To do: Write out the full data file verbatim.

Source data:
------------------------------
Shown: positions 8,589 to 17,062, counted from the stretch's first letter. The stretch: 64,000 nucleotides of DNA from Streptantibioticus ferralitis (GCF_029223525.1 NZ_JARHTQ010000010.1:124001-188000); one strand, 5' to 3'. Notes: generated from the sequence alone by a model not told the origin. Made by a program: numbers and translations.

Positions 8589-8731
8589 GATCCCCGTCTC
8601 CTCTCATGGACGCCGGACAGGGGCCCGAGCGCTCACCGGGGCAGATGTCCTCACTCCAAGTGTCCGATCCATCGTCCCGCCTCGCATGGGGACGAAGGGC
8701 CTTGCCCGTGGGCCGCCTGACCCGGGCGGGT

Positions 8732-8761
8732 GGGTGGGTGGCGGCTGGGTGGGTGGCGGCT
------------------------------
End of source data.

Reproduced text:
Shown: positions 8,589 to 17,062, counted from the stretch's first letter. The stretch: 64,000 nucleotides of DNA from Streptantibioticus ferralitis (GCF_029223525.1 NZ_JARHTQ010000010.1:124001-188000); one strand, 5' to 3'. Notes: generated from the sequence alone by a model not told the origin. Made by a program: numbers and translations.

Positions 8589-8731
8589 GATCCCCGTCTC
8601 CTCTCATGGACGCCGGACAGGGGCCCGAGCGCTCACCGGGGCAGATGTCCTCACTCCAAGTGTCCGATCCATCGTCCCGCCTCGCATGGGGACGAAGGGC
8701 CTTGCCCGTGGGCCGCCTGACCCGGGCGGGT

Positions 8732-8761
8732 GGGTGGGTGGCGGCTGGGTGGGTGGCGGCT